Emergency Relief for GSA Schedule Holders

GSA is instituting a 60-day extension to SAM.gov registrations with an expiration date between March 19 and May 17, 2020, to provide relief for those required to re-register during this time frame. (GSA Interact, March 24, 2020)

For example, if your entity registration is set to expire on April 1, 2020, you are granted an automatic extension to May 31, 2020. No action is required, other than to get re-registered by your new extension due date. (ibid)

GSA plans to process the extensions gradually to lessen the impact on their interfacing systems. Therefore, the entity administrators who are affected by the extension will receive an email with the subject line: “60-day SAM.gov Extension Granted for [Entity Name/DUNS/CAGE]. (ibid)

Once the records are extended, the revised expiration dates will be included in the SAM entity management extracts. (ibid)

Unclear if you are one of the 61,298 entities impacted by the extension? Give us a call.

MAS Modification Guidance

GSA used industry feedback from over 90 current schedule holders and prospective contractors, who completed the MAS Modification Guidance RFI, to create the final MAS Modification Guidance. (GSA Interact, March 6, 2020)

Here’s a quick recap of the MAS Modification Guidance RFI findings:

  • Approximately 91% of participants find the guidance clear for various types of modifications
  • 93% agree the guidance will benefit industry.
  • Approximately 75% find the price proposal template instructions clear.
  • 60% feel the price proposal template will not add an additional burden. (ibid)

Based on industry feedback, the following guidance updates are now in effect:

  • Updates to the actual guidance document to improve the flow.
  • Addition of an Executive summary section describing what to expect after a modification submission.
  • Clarification of requirements. (ibid)

Industry feedback guided the following price proposal template changes:

  • Improved instructions for the Price Proposal Template.
  • A glossary was added.
  • Additional instructions for contractors with large catalogs.
  • Designed sample Price Proposal Templates including examples of different modification possibilities. (ibid)

Some commonly asked questions from the RFI:

  1. How do contractors participate in the Transactional Data Reporting (TDR) pilot? Contractors can opt to participate in TDR by submitting an eMod request. Please review the requirement for TDR on the Vendor Support Center carefully, as it is not possible to opt-out of TDR once you opt-in.
  2. Does a modification to participate in TDR need to be processed before a contractor can omit information related to the Basis of Award/Most Favored Customer (BOA/MFC) in the price proposal template/modification guidance? Yes.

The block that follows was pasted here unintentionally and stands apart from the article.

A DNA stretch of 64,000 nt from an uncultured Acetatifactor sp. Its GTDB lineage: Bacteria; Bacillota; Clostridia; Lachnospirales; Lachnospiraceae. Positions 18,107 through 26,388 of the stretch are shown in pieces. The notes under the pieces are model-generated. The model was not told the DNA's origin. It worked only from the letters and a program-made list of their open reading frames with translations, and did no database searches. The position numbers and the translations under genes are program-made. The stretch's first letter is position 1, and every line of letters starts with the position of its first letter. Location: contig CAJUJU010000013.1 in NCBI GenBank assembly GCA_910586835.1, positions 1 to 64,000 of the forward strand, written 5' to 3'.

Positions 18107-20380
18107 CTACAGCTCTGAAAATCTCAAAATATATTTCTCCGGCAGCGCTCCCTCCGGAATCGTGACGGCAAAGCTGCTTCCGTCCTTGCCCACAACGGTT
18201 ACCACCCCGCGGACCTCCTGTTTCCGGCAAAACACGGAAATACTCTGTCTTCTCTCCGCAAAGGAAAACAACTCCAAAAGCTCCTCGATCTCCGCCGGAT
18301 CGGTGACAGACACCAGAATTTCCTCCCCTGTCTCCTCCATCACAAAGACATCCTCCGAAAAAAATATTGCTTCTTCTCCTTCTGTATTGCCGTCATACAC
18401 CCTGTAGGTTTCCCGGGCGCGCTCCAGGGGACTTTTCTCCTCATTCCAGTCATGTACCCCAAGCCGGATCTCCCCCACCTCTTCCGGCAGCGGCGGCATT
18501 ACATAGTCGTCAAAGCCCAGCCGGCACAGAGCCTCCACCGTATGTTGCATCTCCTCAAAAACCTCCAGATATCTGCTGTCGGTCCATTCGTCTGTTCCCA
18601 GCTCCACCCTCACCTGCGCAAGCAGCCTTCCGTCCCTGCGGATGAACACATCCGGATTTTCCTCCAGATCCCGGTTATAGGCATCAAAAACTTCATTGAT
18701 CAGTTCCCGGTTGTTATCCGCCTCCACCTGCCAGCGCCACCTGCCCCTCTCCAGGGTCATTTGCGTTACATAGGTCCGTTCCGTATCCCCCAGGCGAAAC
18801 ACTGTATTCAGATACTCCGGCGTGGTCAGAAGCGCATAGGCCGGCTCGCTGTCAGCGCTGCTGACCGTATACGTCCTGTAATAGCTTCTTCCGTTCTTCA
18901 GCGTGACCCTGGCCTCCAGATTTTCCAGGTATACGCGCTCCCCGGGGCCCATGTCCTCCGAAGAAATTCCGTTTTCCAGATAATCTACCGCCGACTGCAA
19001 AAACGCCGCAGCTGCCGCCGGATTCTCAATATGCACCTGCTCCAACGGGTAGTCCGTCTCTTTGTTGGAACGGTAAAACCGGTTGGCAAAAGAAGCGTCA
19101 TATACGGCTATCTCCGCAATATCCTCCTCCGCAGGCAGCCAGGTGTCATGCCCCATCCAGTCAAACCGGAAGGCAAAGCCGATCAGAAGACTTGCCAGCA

3. Does GSA intend to standardize the modification guidance according to North American Industry Specific Classification (NAICS) code and/or Special Item Number (SIN), or will the guidance be the same for all MAS contract holders? The MAS Modification Guidance will be the same for all MAS contract holders and will allow flexibility for Large Category, Subcategory, and SIN requirements.
  4. How is GSA ensuring consistent interpretation and application of MAS Modification Guidance by contracting personnel? Training will be ongoing for GSA’s internal workforce. GSA is looking to build consistency and continuously improve the modification process across the MAS program.
  5. Are contractors required to perform market research when submitting the Price Proposal Template (PPT)?  No, but may consider in order to be competitive.
  6. Which Contracting Officer/Contracting Specialist (CO/CS) will a contractor with multiple contracts work with? Contractors will work with the CO/CS assigned to each individual contract. (ibid)

GSA expects the conversation to be ongoing with industry partners and contractors through emails and various industry days. Changes and updates will continue as necessary.

Questions about the Price Proposal Templates or the recent Mass Mods? Give us a call.

Federal Supply Schedules: VA=GSA????

Earlier this year the Government Accountability Office (GAO) released the report, “VA Acquisition Management: Steps Needed to Ensure Healthcare Federal Supply Schedules Remain Useful (GAO-20-132).” (Federal News Network, February 21, 2020)

The report dives into the non-pharmaceutical Federal Supply Schedules and lays out 11 recommendations, nine to the Department of Veterans Affairs and two to the General Services Administration (GSA). The report also outlines how the VA and GSA should address their contracting operations supporting veterans healthcare. (ibid)

For some background, the Veterans Administration manages nine healthcare-related Federal Supply Schedules (VA FSS) that provide medical devices as well as services. Included in the VA FSS are medical-surgical equipment, pharmaceuticals, patient mobility devices, laboratory testing, and analysis services. The VA FSS accounts for about $15.4 billion in annual purchases, the pharmaceutical schedule making up $12.6 billion, with the additional eight schedules coming in at about $2.8 billion. For the last four years, sales under the eight non-pharmaceutical schedules have been somewhat flat. (ibid)